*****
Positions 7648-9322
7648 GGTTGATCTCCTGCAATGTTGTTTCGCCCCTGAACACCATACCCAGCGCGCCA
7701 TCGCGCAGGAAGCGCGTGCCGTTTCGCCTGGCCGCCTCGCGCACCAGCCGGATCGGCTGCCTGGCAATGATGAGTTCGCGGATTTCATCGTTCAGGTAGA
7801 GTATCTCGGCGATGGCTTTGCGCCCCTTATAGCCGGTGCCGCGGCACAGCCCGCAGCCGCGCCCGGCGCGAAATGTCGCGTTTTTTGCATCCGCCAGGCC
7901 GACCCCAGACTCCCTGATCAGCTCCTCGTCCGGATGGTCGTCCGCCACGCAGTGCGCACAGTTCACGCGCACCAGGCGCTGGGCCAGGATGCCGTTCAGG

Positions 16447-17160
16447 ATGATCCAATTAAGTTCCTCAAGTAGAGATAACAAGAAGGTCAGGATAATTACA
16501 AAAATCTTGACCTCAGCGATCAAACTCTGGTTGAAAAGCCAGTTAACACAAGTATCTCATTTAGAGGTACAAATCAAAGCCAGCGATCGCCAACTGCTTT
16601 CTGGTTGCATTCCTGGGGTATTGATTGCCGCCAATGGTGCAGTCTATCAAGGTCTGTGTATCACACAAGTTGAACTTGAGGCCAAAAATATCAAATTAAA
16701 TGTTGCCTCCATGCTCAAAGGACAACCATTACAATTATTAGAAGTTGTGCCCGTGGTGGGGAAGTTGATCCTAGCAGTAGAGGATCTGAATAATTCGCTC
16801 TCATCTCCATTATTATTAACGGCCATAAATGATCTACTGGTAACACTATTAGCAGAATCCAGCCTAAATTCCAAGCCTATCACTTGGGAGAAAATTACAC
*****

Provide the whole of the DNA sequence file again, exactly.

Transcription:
Positions 7648-9322
7648 GGTTGATCTCCTGCAATGTTGTTTCGCCCCTGAACACCATACCCAGCGCGCCA
7701 TCGCGCAGGAAGCGCGTGCCGTTTCGCCTGGCCGCCTCGCGCACCAGCCGGATCGGCTGCCTGGCAATGATGAGTTCGCGGATTTCATCGTTCAGGTAGA
7801 GTATCTCGGCGATGGCTTTGCGCCCCTTATAGCCGGTGCCGCGGCACAGCCCGCAGCCGCGCCCGGCGCGAAATGTCGCGTTTTTTGCATCCGCCAGGCC
7901 GACCCCAGACTCCCTGATCAGCTCCTCGTCCGGATGGTCGTCCGCCACGCAGTGCGCACAGTTCACGCGCACCAGGCGCTGGGCCAGGATGCCGTTCAGG

Positions 16447-17160
16447 ATGATCCAATTAAGTTCCTCAAGTAGAGATAACAAGAAGGTCAGGATAATTACA
16501 AAAATCTTGACCTCAGCGATCAAACTCTGGTTGAAAAGCCAGTTAACACAAGTATCTCATTTAGAGGTACAAATCAAAGCCAGCGATCGCCAACTGCTTT
16601 CTGGTTGCATTCCTGGGGTATTGATTGCCGCCAATGGTGCAGTCTATCAAGGTCTGTGTATCACACAAGTTGAACTTGAGGCCAAAAATATCAAATTAAA
16701 TGTTGCCTCCATGCTCAAAGGACAACCATTACAATTATTAGAAGTTGTGCCCGTGGTGGGGAAGTTGATCCTAGCAGTAGAGGATCTGAATAATTCGCTC
16801 TCATCTCCATTATTATTAACGGCCATAAATGATCTACTGGTAACACTATTAGCAGAATCCAGCCTAAATTCCAAGCCTATCACTTGGGAGAAAATTACAC